This article 10 Ways to Save on Air Conditioning Costs That Will Keep the Heat Off Your Energy Bill originally appeared on My Bank Tracker. 

Try any of our Foolish newsletter services free for 30 days. We Fools may not all hold the same opinions, but we all believe that considering a diverse range of insights makes us better investors. The Motley Fool has a disclosure policy.

1 Key Step to Get Rich

Our mission at The Motley Fool is to help the world invest better. Whether that’s helping people overcome their fear of stocks all the way to offering clear and successful guidance on complicated-sounding options trades, we can help.

Feb 1, 2016 at 4:54PM

To be perfectly clear, this is not a get-rich action that my Foolish colleagues and I came up with. But we wouldn't argue with the approach.

A 2015 Business Insider article titled, "11 websites to bookmark if you want to get rich" rated The Motley Fool as the #1 place online to get smarter about investing.

"The Motley Fool aims to build a strong investment community, which it does by providing a variety of resources: the website, books, a newspaper column, a radio [show], and [newsletters]," wrote (the clearly insightful and talented) money reporter Kathleen Elkins. "This site has something for every type of investor, from basic lessons for beginners to investing commentary on mutual funds, stock sectors, and value for the more advanced."

Our mission at The Motley Fool is to help the world invest better, so it's nice to receive that kind of recognition. It lets us know we're doing our job.

Whether that's helping the entirely uninitiated overcome their fear of stocks all the way to offering clear and successful guidance on complicated-sounding options trades, we want to provide our readers with a boost to the next step on their journey to financial independence.

Articles and beyond

As Business Insider wrote, there are a number of resources available from the Fool for investors of all levels and styles.

In addition to the dozens of free articles we publish every day on our website, I want to highlight two must-see spots in your tour of fool.com.

For the beginning investor

Investing can seem like a Big Deal to those who have yet to buy their first stock. Many investment professionals try to infuse the conversation with jargon in order to deter individual investors from tackling it on their own (and to justify their often sky-high fees).

But the individual investor can beat the market. The real secret to investing is that it doesn't take tons of money, endless hours, or super-secret formulas that only experts possess.

That's why we created a best-selling guide that walks investors-to-be through everything they need to know to get started. And because we're so dedicated to our mission, we've made that available for free.

If you're just starting out (or want to help out someone who is), go to www.fool.com/beginners, drop in your email address, and you'll be able to instantly access the quick-read guide ... for free.

For the listener

Whether it's on the stationary exercise bike or during my daily commute, I spend a lot of time going nowhere. But I've found a way to make that time benefit me.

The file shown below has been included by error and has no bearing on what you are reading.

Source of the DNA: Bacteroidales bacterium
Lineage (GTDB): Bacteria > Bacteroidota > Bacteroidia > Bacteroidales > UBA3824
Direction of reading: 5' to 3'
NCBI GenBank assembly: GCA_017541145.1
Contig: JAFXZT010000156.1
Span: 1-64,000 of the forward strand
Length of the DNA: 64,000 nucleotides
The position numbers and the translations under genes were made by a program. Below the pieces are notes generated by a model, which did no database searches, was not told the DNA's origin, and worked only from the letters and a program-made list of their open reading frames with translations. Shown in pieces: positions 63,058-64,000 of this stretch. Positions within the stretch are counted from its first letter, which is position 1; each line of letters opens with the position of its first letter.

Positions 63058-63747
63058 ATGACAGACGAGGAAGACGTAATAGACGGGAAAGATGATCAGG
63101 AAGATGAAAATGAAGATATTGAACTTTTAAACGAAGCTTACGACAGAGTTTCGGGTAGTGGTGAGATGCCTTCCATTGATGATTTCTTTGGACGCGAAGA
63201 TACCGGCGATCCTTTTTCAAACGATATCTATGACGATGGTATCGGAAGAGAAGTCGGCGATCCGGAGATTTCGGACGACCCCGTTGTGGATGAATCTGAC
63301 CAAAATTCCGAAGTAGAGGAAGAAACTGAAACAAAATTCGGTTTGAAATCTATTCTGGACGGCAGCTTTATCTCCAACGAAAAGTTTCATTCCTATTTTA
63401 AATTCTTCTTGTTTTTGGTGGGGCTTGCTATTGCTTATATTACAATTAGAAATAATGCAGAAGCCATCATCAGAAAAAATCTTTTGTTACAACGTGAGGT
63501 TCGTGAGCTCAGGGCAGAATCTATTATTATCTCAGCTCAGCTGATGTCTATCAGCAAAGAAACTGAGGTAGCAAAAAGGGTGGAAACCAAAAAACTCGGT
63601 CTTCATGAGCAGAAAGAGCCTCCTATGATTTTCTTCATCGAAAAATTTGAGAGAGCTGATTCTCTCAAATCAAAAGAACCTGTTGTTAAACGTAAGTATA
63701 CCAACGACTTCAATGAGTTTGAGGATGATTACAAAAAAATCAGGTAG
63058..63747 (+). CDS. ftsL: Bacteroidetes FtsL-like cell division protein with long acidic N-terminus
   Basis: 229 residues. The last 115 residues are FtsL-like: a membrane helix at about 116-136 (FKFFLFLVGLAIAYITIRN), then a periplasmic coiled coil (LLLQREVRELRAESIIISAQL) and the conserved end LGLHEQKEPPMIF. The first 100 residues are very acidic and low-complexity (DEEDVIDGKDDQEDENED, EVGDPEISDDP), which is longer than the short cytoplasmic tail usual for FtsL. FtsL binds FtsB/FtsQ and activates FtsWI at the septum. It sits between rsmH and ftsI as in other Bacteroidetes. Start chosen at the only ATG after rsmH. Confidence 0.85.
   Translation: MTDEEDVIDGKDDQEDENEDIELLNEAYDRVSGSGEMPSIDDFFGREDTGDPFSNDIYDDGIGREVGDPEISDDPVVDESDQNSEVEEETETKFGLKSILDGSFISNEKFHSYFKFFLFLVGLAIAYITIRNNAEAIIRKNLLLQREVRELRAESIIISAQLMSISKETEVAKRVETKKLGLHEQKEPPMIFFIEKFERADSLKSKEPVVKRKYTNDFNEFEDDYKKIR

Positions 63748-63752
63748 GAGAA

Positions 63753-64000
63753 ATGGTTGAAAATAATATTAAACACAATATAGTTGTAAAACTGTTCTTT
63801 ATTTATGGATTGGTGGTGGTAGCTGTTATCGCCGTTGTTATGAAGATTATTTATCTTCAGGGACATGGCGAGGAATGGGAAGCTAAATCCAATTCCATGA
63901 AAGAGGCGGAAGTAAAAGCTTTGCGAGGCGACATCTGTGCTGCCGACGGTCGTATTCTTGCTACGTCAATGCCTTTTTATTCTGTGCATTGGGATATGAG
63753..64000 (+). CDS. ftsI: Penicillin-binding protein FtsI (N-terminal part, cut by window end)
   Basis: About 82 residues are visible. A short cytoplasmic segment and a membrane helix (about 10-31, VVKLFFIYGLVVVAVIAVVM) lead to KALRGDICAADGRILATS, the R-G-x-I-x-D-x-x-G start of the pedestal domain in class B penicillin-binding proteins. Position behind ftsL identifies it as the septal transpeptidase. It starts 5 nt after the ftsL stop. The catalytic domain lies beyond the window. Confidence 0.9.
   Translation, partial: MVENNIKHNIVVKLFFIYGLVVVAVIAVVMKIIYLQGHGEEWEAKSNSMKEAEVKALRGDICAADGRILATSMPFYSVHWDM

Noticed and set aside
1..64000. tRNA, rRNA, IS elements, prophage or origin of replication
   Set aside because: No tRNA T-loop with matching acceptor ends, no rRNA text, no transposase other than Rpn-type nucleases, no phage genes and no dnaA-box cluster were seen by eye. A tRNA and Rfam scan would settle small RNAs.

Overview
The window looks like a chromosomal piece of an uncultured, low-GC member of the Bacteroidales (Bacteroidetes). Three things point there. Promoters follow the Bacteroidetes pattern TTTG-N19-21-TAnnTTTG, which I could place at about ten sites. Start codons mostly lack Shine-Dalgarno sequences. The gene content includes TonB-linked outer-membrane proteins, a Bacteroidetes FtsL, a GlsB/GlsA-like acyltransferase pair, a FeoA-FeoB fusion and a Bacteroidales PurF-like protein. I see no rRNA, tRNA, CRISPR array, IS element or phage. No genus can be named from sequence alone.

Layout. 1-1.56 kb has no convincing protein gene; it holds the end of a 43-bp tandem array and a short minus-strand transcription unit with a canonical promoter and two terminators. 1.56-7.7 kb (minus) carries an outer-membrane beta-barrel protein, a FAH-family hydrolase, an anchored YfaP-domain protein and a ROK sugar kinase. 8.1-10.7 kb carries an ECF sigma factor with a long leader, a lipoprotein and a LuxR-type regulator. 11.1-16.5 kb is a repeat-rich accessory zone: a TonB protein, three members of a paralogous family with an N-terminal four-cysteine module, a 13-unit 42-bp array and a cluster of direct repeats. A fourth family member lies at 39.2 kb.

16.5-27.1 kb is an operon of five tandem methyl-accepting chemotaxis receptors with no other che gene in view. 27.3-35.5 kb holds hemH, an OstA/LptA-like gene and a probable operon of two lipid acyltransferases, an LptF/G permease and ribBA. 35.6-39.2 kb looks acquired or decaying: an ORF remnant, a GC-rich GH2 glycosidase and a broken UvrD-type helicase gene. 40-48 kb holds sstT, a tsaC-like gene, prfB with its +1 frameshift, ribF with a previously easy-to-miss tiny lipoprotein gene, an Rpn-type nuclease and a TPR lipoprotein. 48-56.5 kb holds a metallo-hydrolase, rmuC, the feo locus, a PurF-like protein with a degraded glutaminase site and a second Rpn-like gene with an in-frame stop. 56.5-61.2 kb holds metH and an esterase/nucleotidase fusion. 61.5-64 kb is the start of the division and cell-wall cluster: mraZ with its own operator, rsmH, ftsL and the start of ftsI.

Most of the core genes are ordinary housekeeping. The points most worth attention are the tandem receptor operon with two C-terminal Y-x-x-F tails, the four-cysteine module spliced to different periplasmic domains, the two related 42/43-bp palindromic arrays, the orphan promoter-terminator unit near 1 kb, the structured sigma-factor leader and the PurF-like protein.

The Motley Fool offers five podcasts that I refer to as "binge-worthy financial information."

Motley Fool Money features a team of our analysts discussing the week's top business and investing stories, interviews, and an inside look at the stocks on our radar. It's also featured on several dozen radio stations across the country.

The hosts of Motley Fool Answers challenge the conventional wisdom on life's biggest financial issues to reveal what you really need to know to make smart money moves.

David Gardner, co-founder of The Motley Fool, is among the most respected and trusted sources on investing. And he's the host of Rule Breaker Investing, in which he shares his insights into today's most innovative and disruptive companies ... and how to profit from them.

Market Foolery is our daily look at stocks in the news, as well as the top business and investing stories.

And Industry Focus offers a deeper dive into a specific industry and the stories making headlines. Healthcare, technology, energy, consumer goods, and other industries take turns in the spotlight.

They're all informative, entertaining, and eminently listenable ... and I don't say that simply because the hosts all sit within a Nerf-gun shot of my desk. Rule Breaker Investing and Answers contain timeless advice, so you might want to go back to the beginning with those. The other three take their cues from the market, so you'll want to listen to the most recent first. All are available at www.fool.com/podcasts.

But wait, there's more

The book and the podcasts – both free ... both awesome – also come with an ongoing benefit. If you download the book, or if you enter your email address in the magical box at the podcasts page, you'll get ongoing market coverage sent straight to your inbox.

Investor Insights is valuable and enjoyable coverage of everything from macroeconomic events to investing strategies to our analyst's travels around the world to find the next big thing. Also free.

Get the book. Listen to a podcast. Sign up for Investor Insights. I'm not saying that any of those things will make you rich ... but Business Insider seems to think so.


Compare Brokers